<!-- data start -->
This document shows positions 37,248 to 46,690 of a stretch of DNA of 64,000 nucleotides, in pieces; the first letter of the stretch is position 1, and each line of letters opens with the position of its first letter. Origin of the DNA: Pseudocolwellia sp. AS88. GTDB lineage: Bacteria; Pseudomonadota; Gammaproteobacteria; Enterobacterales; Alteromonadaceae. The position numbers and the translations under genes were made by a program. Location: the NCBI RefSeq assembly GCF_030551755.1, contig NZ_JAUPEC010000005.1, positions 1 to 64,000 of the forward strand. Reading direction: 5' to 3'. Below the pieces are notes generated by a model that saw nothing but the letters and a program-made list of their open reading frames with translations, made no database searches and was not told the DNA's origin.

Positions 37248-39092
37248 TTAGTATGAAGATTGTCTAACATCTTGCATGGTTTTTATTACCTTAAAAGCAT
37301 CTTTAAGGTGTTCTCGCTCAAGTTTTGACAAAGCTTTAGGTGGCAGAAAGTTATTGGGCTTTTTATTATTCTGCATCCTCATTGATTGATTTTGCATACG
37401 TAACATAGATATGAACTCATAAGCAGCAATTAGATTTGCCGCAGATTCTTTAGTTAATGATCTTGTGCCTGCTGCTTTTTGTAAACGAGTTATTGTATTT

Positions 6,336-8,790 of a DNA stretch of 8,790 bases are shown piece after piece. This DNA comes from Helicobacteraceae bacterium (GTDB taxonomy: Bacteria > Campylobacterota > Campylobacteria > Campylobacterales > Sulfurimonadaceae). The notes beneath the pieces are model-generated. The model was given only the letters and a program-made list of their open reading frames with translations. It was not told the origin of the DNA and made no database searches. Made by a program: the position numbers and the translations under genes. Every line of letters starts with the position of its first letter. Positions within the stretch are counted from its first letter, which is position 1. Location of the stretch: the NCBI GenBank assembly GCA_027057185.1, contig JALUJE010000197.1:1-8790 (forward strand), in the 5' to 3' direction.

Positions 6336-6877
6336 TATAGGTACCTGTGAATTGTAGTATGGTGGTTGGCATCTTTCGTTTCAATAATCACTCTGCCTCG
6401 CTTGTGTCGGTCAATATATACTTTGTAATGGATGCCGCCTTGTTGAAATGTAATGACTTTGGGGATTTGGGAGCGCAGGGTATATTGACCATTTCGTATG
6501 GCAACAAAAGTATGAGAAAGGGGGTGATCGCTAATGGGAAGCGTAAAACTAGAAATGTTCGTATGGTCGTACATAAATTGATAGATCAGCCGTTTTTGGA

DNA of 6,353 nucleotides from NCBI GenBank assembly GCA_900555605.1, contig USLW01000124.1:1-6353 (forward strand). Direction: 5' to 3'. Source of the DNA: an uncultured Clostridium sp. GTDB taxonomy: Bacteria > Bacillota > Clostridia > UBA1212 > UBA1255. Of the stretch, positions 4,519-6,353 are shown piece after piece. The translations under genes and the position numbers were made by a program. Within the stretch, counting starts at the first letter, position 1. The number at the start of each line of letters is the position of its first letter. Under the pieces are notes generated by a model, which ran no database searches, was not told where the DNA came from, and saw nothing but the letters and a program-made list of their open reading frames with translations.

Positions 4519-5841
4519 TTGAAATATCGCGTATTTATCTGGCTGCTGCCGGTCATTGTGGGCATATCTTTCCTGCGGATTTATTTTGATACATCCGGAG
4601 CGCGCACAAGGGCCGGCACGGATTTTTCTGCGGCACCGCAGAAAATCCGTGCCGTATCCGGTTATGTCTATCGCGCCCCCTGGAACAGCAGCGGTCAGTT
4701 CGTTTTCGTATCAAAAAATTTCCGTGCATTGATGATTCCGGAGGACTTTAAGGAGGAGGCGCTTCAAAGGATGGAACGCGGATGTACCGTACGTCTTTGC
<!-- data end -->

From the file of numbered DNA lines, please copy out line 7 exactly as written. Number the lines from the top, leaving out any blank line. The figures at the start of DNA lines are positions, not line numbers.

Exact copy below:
Positions 6336-6877